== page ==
The righteous fury of Xetas' second album begs to be performed, to push against prevailing injustice with an overloaded PA in a cramped, sweaty venue. Trapping it in digital files or plastic discs cannot, however, dull the serrated edge of "The Doctor" or lessen the inspirational sway of "The Mariner."

Xetas - The Cypher
MJ Guider - Sour Cherry Bell

Exploring darkened corners between ambient drifts and electronic propulsion, goth-rock prickles and dream-pop cushioning, delicate piano balladry and subterranean club staples, Sour Cherry Bell shuffles out of disorienting rooms before your eyes adjust to the light. Melissa Guion excels with both emotionally resonant single-track vocals and dizzying swirls of overdubs.

The inquisitive melodies and placid tones of Fred Thomas's array of synthesizers recall elementary-school science videos, becoming transfixed by a home aquarium on a rainy afternoon, and the saturated edges of aged film strips, proving that you can quarantine the past. Comforted by wonder or wondering about comfort? Your call.

Fred Thomas - Dream Erosion
Jesu - Terminus

Justin Broadrick's first proper Jesu album in seven years buries surprises in his signature glacier of doleful metallic shoegaze: the ascendant chopped vocals of "Alone," the barren robotic terrain of "Consciousness," the optimistic electronic pulse of closing instrumental "Give Up." Escape routes exist from this bleak tundra, but why leave?

Unveiling the exact processes of Sarah Lipstate's craft—just how her effects-warped guitars capture alien drones from distant galaxies—would be endlessly fascinating, but Arrow's considerable transportive power resists such investigations. Mere minutes into the voyage, such inclinations have vanished into the ether, supplanted by otherworldly melodies and textural bliss.

Noveller - Arrow
The Beths - Jump Rope Gazer

Beaming the bright sunshine and citrusy sweet-tart pairing of The Beths' exuberant power-pop from the other side of the globe feels like a scandalous indulgence, but we all deserve to attend the Auckland quartet's cloudless picnic. Come for the sugar-rush rockers, stay for the verdant harmonies of the daydreaming ballads.

Lewsberg's spartan palette could be carbon-dated to any point on the post–Velvet Underground timeline, but atonal shards in the guitar parts and tinges of darkness in speak-singer Arie Van Vliet's dry observations deem In This House both timely and timeless. These seemingly simple songs grow stranger with each spin.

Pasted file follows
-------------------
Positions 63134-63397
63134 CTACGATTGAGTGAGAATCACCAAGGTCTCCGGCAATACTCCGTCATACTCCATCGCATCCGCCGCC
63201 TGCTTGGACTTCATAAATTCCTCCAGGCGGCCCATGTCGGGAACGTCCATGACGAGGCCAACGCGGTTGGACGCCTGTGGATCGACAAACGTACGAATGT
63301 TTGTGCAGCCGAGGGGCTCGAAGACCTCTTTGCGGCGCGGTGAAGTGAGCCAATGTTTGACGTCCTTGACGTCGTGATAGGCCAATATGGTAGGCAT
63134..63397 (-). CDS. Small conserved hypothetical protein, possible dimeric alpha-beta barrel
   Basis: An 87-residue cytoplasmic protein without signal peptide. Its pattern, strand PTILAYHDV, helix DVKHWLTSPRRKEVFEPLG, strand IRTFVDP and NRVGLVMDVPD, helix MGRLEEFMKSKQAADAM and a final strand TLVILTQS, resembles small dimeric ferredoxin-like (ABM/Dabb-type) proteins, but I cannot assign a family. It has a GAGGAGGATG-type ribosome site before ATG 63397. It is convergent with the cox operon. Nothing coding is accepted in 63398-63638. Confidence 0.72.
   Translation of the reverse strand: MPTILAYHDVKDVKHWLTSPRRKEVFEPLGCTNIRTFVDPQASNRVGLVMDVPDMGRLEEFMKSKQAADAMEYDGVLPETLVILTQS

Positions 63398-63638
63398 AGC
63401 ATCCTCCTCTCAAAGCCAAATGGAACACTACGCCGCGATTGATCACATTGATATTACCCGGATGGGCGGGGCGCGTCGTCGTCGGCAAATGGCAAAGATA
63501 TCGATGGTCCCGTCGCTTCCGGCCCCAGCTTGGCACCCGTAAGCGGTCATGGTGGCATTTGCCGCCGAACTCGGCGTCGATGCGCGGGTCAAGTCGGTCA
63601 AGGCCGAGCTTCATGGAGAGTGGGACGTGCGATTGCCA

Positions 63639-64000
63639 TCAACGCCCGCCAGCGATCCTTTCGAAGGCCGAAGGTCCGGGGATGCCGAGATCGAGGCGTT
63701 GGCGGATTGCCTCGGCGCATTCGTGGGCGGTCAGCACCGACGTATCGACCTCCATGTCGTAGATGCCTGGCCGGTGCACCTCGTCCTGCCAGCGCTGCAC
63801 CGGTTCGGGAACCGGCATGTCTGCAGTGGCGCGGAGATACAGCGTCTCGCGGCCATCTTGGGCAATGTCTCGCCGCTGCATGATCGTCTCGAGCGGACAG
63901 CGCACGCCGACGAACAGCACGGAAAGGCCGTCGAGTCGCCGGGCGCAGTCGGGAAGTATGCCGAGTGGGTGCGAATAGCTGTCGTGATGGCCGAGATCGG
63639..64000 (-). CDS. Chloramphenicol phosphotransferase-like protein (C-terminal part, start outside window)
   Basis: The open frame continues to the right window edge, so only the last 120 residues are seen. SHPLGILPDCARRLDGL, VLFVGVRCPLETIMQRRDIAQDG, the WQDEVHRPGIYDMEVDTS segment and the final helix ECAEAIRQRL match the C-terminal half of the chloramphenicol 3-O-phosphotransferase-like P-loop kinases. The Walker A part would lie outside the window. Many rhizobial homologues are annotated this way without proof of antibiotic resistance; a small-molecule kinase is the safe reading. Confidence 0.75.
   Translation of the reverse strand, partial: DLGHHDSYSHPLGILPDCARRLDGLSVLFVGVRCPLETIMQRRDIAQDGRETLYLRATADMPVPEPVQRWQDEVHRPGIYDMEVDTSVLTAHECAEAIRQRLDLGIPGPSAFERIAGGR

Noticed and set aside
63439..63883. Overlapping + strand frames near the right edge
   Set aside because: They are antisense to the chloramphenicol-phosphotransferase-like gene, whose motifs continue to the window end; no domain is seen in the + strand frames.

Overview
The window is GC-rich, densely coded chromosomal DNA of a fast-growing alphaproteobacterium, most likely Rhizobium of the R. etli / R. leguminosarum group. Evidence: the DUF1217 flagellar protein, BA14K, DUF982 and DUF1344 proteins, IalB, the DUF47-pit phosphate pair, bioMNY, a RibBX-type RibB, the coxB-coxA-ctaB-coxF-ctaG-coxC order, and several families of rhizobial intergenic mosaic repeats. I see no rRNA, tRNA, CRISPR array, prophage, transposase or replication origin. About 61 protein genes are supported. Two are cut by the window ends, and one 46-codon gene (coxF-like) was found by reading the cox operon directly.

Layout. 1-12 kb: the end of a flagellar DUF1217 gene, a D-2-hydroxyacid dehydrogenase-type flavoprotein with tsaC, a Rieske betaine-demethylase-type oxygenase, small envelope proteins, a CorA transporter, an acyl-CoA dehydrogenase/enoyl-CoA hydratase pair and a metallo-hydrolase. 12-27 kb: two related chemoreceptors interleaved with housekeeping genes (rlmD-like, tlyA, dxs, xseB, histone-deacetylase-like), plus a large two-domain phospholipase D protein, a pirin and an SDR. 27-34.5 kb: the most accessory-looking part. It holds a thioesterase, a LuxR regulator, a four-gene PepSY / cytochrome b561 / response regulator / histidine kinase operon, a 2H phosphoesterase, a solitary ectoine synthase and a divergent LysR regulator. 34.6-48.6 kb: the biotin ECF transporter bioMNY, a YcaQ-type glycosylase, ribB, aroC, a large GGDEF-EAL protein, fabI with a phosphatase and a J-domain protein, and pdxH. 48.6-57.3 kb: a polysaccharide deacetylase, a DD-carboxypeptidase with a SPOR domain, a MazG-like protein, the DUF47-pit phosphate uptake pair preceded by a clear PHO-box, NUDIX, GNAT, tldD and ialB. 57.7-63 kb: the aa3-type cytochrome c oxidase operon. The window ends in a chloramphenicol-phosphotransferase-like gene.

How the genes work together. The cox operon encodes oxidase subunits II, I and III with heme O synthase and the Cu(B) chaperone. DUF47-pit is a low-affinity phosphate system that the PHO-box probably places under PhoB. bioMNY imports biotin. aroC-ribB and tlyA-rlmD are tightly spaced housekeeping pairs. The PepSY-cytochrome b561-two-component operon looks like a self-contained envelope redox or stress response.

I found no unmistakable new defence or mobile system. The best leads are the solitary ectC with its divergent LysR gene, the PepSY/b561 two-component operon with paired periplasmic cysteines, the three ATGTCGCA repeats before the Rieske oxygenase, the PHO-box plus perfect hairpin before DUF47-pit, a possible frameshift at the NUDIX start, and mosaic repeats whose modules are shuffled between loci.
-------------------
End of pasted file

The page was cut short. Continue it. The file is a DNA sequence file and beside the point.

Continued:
Lewsberg - In This House
The Microphones - Microphones in 2020

Phil Elverum descends Mount Eerie to revive the dormant Microphones handle for a single-song musical memoir. Shuffling forward on slanted acoustic strumming, this 44:44-long guided tour is casually inviting and endlessly engrossing, highlighted by overgrown vines of distortion, timely vocal overdubs, a synth reverie, and his sheepish sense of humor.

Adding emotional weight to I Break Horses' widescreen post-shoegaze synth-pop, Maria Linden's wounded lyrics dwell on fractured love and compounded mental stress. The mid-album flares of vibrant colors in "The Prophet" and "Neon Lights" boost energy levels, while Warnings' bookends "Turn" and "Death Engine" enthrall as they spiral toward infinity.

I Break Horses - Warnings

Jeff Parker & The New Breed - Suite for Max Brown

With sneaky and startling fluidity, Jeff Parker navigates between traditional and modern compositional modes. It may take five plays for a reverential track to reveal its structure-wobbling tricks or a Dilla-citing fragment to allow its smooth melody to surface, but this stylistic cross-pollination adds depth to an instantly satisfying record.

Every element fits together so naturally for this Barcelona three-piece that Ensayo's expressive, intuitive rock seems easy. What other melody would Artur Estrada sing here? Of course the bass flows into that guitar surge! That's the exact spot for a harmony! Bands would sell their souls for Nueva Vulcano's secret.

Nueva Vulcano - Ensayo
Bill Callahan - Ensayo

Downright disarming in its weathered gravitas and rug-pulling wit (opening line: "Hello, I'm Johnny Cash"), Gold Record stands as another top-tier album of charismatic Americana in Bill Callahan's considerable catalog. May we all feel so at ease with ourselves, slipping comfortably into the past with the benefit of accrued wisdom.

The house band for the best horror-tinged teen dramedy that doesn't exist, Sadie Dupuis's supposed solo project is fully formed in its sophomore season. High-energy sequences are set to absolute earworms like "...Oops!" and "Hysterical," while darker arcs lean on "The Crow" and "Take Care" to deepen the show's mythology.